No one is in a critical frame of mind to offer Arvind Kejriwal ammunition to load up against Modi. At the outset, this brouhaha over some Punjab BJP party chief Sanjeev Kamboj WhatsApping a Rs 2,000 new note a couple of days before the surgical strike requires very little investigation.
He says it was a "sharing" of a picture gone viral, days prior to his passing it on. I have tried to track it but haven’t managed to find the original. Surely, Kamboj should be brought into custody and asked who sent it to him and it should be traced right back to the first guy and all them must be questioned for political affiliation. So then we know if key BJP members were forewarned and if old Arvind has a point. We also know who all were warned… if he is telling the truth.
Could this Sanjeev Kamboj be so stupid as to defy a party order if he was in the know? And if he was, why the delay in taking his mobile and starting the investigation?
Enough of that, just tell us who got the ball rolling.
As for Jaitley now telling us that the ATMs have to be recalibrated that is like buying bullets that don’t fit into the chamber of the gun and then saying oops, sorry, guys, hang in there, we’ll buy a new gun.
I am no expert on ATMs, but can they be recalibrated that easily? Which begs the big question: What was the need to change the size of the Rs 2,000 note and make it such a pointless venture? Just changing the colour of the note would have been sufficient. Also, the denomination itself is a sea change — twice the value — so if the note was the same size as the obsolete Rs 1,000, would the refit have become unnecessary?
Did anyone think of that?
Have not been able to track any company that remakes ATMs, but imagine if you will the enormous contract to do it. Every bank cannot hire a specialist (there just that many around, you cannot go to the Yellow Pages and find ‘ATM refitters, at your service whenever you demonetise' or any category close to it), so we have to assume that all the ATMs will have to be carted off to some factory and made over or simply changed for spanking new ones.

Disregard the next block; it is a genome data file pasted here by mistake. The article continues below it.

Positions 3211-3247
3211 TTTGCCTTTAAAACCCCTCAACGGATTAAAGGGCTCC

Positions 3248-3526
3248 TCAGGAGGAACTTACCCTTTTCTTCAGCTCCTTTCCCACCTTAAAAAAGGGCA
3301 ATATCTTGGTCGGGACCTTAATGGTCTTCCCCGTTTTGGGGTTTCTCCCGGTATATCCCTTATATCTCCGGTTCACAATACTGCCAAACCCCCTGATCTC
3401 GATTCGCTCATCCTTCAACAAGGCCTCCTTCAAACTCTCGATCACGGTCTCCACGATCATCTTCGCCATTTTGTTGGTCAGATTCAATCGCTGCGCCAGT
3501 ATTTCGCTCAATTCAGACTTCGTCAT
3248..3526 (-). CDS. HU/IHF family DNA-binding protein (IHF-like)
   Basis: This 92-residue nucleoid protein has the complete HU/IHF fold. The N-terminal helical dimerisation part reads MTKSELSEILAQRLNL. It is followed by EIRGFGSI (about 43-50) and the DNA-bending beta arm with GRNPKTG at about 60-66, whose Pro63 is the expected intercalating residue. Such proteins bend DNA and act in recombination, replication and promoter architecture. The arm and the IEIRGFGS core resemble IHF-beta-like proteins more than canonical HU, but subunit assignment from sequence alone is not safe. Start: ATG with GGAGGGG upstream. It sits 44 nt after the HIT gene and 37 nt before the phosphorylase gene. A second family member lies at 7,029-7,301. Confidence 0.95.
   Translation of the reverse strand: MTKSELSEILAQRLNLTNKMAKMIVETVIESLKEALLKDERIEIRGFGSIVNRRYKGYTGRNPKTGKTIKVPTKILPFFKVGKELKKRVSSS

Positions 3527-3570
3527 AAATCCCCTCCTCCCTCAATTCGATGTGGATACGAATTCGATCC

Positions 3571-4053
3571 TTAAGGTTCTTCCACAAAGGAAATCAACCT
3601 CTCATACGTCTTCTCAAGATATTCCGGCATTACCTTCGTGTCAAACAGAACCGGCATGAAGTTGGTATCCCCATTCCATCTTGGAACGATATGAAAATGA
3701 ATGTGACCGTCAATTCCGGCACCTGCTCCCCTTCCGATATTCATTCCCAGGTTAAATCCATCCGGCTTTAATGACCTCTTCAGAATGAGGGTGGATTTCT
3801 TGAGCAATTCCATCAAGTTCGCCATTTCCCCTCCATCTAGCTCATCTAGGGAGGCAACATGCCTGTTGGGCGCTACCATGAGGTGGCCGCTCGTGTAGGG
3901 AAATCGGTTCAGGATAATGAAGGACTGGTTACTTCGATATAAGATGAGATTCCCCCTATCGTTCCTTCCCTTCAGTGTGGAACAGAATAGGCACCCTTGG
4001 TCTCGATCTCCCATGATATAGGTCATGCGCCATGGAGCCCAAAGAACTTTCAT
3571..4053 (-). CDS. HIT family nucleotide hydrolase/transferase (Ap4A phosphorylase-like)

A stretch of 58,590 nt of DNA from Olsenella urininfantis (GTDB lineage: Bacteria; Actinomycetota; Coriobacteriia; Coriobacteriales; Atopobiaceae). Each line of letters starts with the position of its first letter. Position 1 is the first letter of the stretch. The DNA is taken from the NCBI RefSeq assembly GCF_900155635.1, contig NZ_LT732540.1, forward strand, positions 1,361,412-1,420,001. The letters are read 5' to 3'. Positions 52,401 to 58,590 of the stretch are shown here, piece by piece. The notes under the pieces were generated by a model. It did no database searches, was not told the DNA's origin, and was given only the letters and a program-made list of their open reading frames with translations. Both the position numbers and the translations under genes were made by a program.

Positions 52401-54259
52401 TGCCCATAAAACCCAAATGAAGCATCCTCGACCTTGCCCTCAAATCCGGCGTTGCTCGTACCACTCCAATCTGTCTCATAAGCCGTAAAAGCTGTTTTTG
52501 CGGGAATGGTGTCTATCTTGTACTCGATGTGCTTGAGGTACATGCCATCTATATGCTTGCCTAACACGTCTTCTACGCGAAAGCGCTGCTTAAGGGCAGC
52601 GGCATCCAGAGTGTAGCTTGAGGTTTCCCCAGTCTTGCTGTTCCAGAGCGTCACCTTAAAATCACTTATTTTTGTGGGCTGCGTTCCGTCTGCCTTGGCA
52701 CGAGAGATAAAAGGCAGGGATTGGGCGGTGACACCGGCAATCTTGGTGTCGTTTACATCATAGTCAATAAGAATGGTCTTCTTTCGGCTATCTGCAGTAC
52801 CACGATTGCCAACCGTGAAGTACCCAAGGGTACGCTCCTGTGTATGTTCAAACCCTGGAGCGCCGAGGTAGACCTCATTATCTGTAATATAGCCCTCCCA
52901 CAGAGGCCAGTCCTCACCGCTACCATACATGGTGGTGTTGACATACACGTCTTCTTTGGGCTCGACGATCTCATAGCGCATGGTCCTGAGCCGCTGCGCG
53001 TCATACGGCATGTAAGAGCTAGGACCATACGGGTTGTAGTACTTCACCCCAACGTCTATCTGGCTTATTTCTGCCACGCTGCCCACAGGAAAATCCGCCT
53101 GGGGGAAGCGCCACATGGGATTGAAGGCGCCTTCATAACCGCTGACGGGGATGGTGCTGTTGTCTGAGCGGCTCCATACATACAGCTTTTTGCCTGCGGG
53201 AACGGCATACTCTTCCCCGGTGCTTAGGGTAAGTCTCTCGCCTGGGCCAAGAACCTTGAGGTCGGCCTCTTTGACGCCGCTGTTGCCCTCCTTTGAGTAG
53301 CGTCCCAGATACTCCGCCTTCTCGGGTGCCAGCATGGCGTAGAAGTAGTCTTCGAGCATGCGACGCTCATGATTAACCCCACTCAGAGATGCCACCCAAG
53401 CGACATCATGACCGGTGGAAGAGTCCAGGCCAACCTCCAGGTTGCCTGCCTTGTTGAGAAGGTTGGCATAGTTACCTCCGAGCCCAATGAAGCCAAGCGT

A simple low level non-armoured ATM costs about Rs 1.5 to Rs 2 lakhs and need roughly Rs 50,000 a month to maintain and service. The top-of-the-range models can go for five times that price. There are 2,02,000 machines in India and another 40,000 more needed.
Do the maths yourself.
Also, is a new one cheaper than refitting an old one for size which may or may not function? There goes my card.
Manufacturers themselves will tell you they seldom if ever factor in 'demonetisation' upgrade facilities. These are not F16s or Su 30 fighter aircraft, these are machines made to go. The main manufacturers are Tranax, Triton and Hyosung.
Next question. Can they be refitted in India or will they have to be technically recalled and shipped?
If you talk to bankers, they will tell you that ATMs are a nuisance for them. The effort in keeping them stocked, often discovering not enough traffic at specific locations, repairs, maintenance, transportation, security, tampering, theft, the last thing they would like to do is send them back to the manufacturer to be reset and returned.
Which brings us to the big question. Who will foot the bill for redoing these ATMs? The government or the banks?
Or us? In the end the very people who are being saved from the scourge.
The way to hell is paved with good intentions, but however much a supporter you might be of the right thing to do and the call to sacrifice comfort temporarily for the greater good, there are just too many niggles rising that indicate things could have been better planned and that the umbrella of ‘secrecy’ cannot be used to keep away the soak of ineptitude.
Come Sanjeev Kamboj, start unravelling that ball of wool and let’s see where the strand leads.
Published Date: Nov 13, 2016 13:28 PM | Updated Date: Nov 13, 2016 13:28 PM